Tuesday, December 06, 2011

farewell, old friend

I have just heard that my old friend, John Murphy, has died.

John was warden at St Catherine's back in 2000 when they were last looking for a vicar, and it was he who chose me to fill that post. He had turned down various worthy contenders, men of age & reputation, telling the bishop he "wanted a young man who won't change anything".

I remember Barry (the then bishop, now archbishop) telling me this at the time with his usual exasperation. "Doesn't he realise the Gospel is about change?" he asked me. Well, I thought to myself, if he gets me, my guess is he'll get change-a-plenty... And I think that knowing this, Barry sent me off to see John as something of a 'teach you a lesson' candidate. A little joke.

Which backfired.

Because John & I hit it off immediately. John, for reasons known only to the Lord (given the church St Catherine's was in those days), was acutely aware that without some remarkable intervention, his beloved St Catherine's was going to go the way of all the congregations around and fizzle out. He was desperate before God that this should not happen; it wasn't that he didn't want change - that was just his language; what he actually meant was that it wouldn't be changed into a High Church Anglican parish like everything else for miles around.

I assured him that wouldn't be our direction of travel.

We managed to find a Bible (eventually) in the church, and I read him a passage of Isaiah about the Lord restoring the fortunes of his people, and John was sold. He rang the bishop - we'll have him. The bishop was, understandably, taken aback. And pleased. And so it came to pass.

I hope John won't mind me sharing this next story.

On my first Sunday at St Catherine's - and you have to understand, St Catherine's was text-book "civic Anglican": two candles and a surplice. Not evangelical. Certainly not charismatic. Goodness, the very thought of it... They still had a robed choir, organ & chanted psalms back then. Anyway. On my first Sunday, John was walking to church from his home on the Common, when he got as far as the park gates and suddenly he heard a voice.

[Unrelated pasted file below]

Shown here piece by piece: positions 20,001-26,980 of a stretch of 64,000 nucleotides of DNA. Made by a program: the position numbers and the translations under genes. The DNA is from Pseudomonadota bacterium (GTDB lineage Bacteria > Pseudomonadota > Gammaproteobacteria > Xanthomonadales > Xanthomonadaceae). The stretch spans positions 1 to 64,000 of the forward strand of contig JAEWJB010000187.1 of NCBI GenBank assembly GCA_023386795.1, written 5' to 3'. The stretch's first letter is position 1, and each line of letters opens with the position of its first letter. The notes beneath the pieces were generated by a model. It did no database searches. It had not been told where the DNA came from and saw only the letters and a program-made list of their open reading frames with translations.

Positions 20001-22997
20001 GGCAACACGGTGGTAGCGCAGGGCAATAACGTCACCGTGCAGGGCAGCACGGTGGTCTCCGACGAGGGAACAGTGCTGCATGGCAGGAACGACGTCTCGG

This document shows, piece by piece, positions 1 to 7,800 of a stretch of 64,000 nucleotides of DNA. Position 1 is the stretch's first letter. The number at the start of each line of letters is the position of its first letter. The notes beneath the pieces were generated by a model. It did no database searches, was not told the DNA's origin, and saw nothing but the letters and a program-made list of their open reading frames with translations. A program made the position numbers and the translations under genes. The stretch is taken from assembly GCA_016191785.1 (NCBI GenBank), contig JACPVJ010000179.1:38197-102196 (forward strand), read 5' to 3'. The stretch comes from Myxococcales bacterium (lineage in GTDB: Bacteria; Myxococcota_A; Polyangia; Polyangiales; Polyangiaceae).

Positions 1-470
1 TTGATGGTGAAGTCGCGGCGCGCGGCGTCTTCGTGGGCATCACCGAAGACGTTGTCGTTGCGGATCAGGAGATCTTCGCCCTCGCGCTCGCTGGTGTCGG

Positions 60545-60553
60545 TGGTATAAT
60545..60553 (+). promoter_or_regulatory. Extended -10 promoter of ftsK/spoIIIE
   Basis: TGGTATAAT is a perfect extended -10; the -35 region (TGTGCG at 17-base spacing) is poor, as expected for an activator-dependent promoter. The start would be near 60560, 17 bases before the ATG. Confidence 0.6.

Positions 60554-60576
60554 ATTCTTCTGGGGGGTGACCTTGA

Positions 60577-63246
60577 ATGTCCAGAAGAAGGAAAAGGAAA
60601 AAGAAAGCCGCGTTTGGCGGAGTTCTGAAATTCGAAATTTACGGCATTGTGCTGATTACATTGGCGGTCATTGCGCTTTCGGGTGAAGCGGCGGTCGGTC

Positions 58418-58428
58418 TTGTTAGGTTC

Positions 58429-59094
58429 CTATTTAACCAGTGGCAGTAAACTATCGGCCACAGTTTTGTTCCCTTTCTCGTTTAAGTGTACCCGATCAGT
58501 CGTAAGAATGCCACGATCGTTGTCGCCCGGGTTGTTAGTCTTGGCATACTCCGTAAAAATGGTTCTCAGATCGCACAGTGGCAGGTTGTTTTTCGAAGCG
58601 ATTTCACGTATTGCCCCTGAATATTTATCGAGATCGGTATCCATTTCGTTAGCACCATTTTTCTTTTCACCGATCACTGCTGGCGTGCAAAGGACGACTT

There was no-one there, and he was not given to flights of fancy, but he heard a voice, and he knew who it was.

And the voice said, clear as day: "You did not choose Marcus, and the bishop did not choose Marcus, but I have chosen him for St Catherine's."

In all honesty, for a new vicar with a million ideas and all of them totally radical and off the scale in terms of anything his church has ever experienced, that kind of backing is pretty much gold-dust. And John backed me 100% from that moment on. Even when he disagreed with me. Even when he was right to disagree with me.

He was more than a friend. I could trust him with anything. Every vicar needs a John Murphy.

When he became house-bound, I used to call on him & tell him what was on my mind. The plans I had, the things I wanted to do, the stuff that troubled me. He would listen and advise, and usually his advice was sound. Rarely would I walk away and not act as we had agreed. He was old-school Anglican, and I don't recall hearing him pray out loud much, though he would sometimes offer a few words, yet he was a deeply, profoundly prayerful man with a rich relationship with his Lord.

Some people just have a habit of listening to God; somehow John had it. And of speaking what he heard, though he might not have put it in those terms.

He loved golf. I played him once - on the Wii. He was proudly displaying his skills to me (in his eighties), and I'd never done it, and after two holes I hit something on the control & it reset. Generously, because I had been awful, he said, "Don't worry, we'll start again, you'll get the hang of it." Of course, for a moment my competitive edge had simply slipped his mind. Poor John. I beat him hollow. It took him ages to forgive me...

There was a time when we made a decision together - I think he may even have talked me into it - which turned out bad. It made things difficult for me, and actually became quite painful. He agonised over it; I told him off, gently. The responsibility had been mine. And if it had gone wrong, so what? We stood together through the good & the bad. He helped me cope with the aftermath and gave me a shoulder to lean on. We did it together.

Ken Hayward would make merciless fun of John's foghorn tenor; John would play his own tricks on Ken. I never met Walt, the third member of their life-long gang. When one hears of friendships that go back decades, there is real pleasure in the strength of the bonds of human kindness and love. When one finds friendship with surprising people, across the decades, there is also remarkable joy.

My world is brighter, bigger, better for my friendship with John. He has gone before me to his Joan, to his friends who are already waiting in his & their Lord's company. My eyes are filled with tears as I type, but they are confused tears, mixing the natural sadness of hearing this news with the ongoing simple, true joy of what Christian fellowship & the communion of saints is all about. He is not gone. He is gone before.

After John's health stopped him coming to church on Sundays, I placed his kneeler in my vicar's stall. So I could keep it warm for him. Now John, keep a place warm for me. Till we meet again.

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